Remarks by Minister Goodale announcing the expansion of the National Strategy for the Protection of Children from Sexual Exploitation on the Internet

Speech

Ottawa, Ontario
August 6, 2019

Good afternoon everyone. Thank you for coming.

A week ago today, I was in London, meeting with my counterparts responsible for public safety and national security in the Five Eyes alliance - the UK, the US, Australia, New Zealand and Canada.

We covered many serious topics - cyber security, the collection of battlefield evidence against Daesh, violent right-wing extremism, counter-radicalization, deadly social harms conveyed by social media, and more.

But the topic that topped the agenda was the horrendous crime of sexual exploitation of children, especially using the Internet.

It’s a crime with global impact. And it’s increasing. Driven by technology.

Police-reported incidents of child pornography in Canada increased by 288% between 2010 and 2017 - from 5 cases per 100,000 of population, to 18. And we know this type of crime is notoriously under-reported.

Very young girls are the principal victims, and their victimization can last a very long time. The consequences are painful and devastating.

In the Five Eyes countries, we are totally united in our determination to combat the “absolute evil” of child sexual exploitation.

That includes sharing intelligence in tracking online predators, and engaging the digital industry worldwide to take down vile images and prevent their posting in the first place.

The major companies were with us in London - Microsoft, Twitter, Facebook, Google and Snap, as well as Roblox.

We reiterated our expectation that industry leaders will make safety for children a priority on their platforms. They agreed to work with the Five Eyes over the next few months, on a set of principles to guide their digital behaviour, including the major operators helping smaller firms to safeguard the wellbeing of children as well.

I have to give a shout-out here to Lianna McDonald and the Canadian Centre for Child Protection based in Winnipeg for the leadership which they have shown here in Canada, and internationally, to give this serious criminal problem the focus and attention it deserves.

Much of the substance that we discussed in London was compiled by the Canadian Centre. They were recognized by other countries, and by the digital companies, as indispensable partners in the global and cyber battle against child sexual exploitation.

In Canada, we have had a National Strategy for the Protection of Children from Sexual Exploitation on the Internet since 2004. It was introduced but my former colleague, Anne McLellan. Among other things, it provides some federal financial support for the Canadian Centre in Winnipeg - including Cybertip.ca.

Over the past few years, our government has worked to strengthen efforts:

  • to raise public awareness about this crime;
  • to reduce the stigma associated with reporting it;
  • to increase our capacity to pursue and prosecute offenders; and
  • to find new ways to prevent it and combat it.

In 2017, we invested $6 million over five years for greater awareness, policy coordination and research, as well as funding for Project Arachnid, an online tool to identify and remove child abuse material.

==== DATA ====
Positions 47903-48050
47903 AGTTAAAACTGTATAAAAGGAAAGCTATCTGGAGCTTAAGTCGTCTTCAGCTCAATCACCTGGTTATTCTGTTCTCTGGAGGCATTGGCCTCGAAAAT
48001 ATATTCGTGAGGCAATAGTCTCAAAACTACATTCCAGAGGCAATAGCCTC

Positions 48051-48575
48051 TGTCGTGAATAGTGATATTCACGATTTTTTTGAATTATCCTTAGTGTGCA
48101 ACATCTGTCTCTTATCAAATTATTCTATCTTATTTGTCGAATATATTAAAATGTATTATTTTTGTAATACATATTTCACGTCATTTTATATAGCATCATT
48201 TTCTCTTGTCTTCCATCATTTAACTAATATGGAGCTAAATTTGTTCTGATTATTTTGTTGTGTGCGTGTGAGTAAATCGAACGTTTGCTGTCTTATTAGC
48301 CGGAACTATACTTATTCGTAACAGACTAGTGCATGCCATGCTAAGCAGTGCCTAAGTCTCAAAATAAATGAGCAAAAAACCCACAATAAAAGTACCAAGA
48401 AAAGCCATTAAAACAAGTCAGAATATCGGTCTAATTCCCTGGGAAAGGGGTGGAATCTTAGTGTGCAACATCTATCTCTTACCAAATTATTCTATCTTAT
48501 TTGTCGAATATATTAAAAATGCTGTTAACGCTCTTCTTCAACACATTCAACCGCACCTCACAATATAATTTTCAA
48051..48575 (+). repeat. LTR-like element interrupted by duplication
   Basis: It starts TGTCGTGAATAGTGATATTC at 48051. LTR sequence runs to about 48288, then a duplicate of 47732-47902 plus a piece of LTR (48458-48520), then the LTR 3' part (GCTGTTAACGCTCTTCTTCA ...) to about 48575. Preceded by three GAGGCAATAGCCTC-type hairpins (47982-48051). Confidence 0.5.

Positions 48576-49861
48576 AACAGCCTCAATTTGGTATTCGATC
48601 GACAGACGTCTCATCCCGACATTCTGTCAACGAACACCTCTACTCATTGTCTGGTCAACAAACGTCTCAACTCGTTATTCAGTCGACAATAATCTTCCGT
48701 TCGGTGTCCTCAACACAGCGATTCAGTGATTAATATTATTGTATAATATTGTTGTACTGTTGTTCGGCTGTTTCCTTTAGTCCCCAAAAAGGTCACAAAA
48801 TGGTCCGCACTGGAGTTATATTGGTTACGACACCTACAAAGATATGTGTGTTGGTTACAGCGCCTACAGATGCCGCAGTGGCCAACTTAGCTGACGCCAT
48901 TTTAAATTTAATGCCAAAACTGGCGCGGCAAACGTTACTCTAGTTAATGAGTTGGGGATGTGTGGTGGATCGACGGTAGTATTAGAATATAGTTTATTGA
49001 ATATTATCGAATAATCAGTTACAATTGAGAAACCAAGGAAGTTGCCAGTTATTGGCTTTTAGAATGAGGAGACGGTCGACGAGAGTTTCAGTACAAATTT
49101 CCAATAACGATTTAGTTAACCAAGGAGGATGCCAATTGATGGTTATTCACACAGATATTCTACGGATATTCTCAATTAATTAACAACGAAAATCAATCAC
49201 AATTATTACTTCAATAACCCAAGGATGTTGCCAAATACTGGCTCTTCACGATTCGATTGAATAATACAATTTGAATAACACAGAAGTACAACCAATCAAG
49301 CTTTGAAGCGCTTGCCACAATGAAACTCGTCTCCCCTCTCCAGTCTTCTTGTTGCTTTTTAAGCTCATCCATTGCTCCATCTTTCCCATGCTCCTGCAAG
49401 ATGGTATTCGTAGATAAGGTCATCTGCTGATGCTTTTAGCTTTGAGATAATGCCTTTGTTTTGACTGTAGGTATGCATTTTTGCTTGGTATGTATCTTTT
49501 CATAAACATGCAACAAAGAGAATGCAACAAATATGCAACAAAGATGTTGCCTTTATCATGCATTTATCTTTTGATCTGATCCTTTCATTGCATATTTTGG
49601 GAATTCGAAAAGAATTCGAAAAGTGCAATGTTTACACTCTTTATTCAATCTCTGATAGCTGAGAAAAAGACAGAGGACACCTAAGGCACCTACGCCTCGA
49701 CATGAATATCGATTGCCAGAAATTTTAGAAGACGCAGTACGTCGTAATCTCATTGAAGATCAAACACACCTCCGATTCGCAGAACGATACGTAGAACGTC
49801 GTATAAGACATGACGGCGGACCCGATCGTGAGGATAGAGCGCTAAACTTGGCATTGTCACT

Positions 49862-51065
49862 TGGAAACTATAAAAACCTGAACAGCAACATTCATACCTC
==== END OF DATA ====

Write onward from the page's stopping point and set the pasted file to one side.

It’s operated by the Canadian Centre for Child Protection. Project Arachnid can scan 12,000 images per second - detecting sexual exploitation materials on the Internet. Service providers are notified to remove the dangerous content. Since 2016 nearly 80 billion images have been processed and four million notices have been dispatched.

In 2018, we added $19 million over five years, ramping up to $5.8 million every year ongoing, for the RCMP’s National Child Exploitation Coordination Centre.

They do such crucial work, and I want to pause a moment to applaud the personal strength and fortitude of all police officers and other intervenors who dedicate themselves to this very tough work. Dealing with the images of horrific exploitation every day, all day long, in intensely traumatic. In addition to supporting the victims, we need to ensure that law enforcement have the counselling and services in place to combat the inevitable PTSI that their officers will suffer.

Today we are expanding our National Strategy for the Protection of Children, with another $22.24 million over three years. I’m pleased to announce:

  • just over $2.1 million to intensify our engagement with digital industry to help maintain their focus, develop new tools online and support effective operating principles;
  • $4.9 million will go toward more research, public engagement, awareness, and collaboration with NGOs;
  • And $15.25 million will be provided to Internet Child Exploitation Units in provincial and municipal police forces across the country, to enhance their capacity. We will also help to better inform and upgrade the work of prosecutors.

This expansion of our National Strategy recognizes that technology is increasingly facilitating the easy, borderless access to vast volumes of abhorrent images. They are shared globally. Investigations are increasingly complex. Awareness raising is critical in a fully collaborative effort.

No child should ever become a victim of sexual exploitation of any kind.

These are among the worst crimes imaginable - intolerable to every decent human being.

The Government of Canada will continue to work vigorously with all available public and private sector partners, and our international allies, to keep our children safe, to prevent further victimization, and to bring perpetrators to justice.


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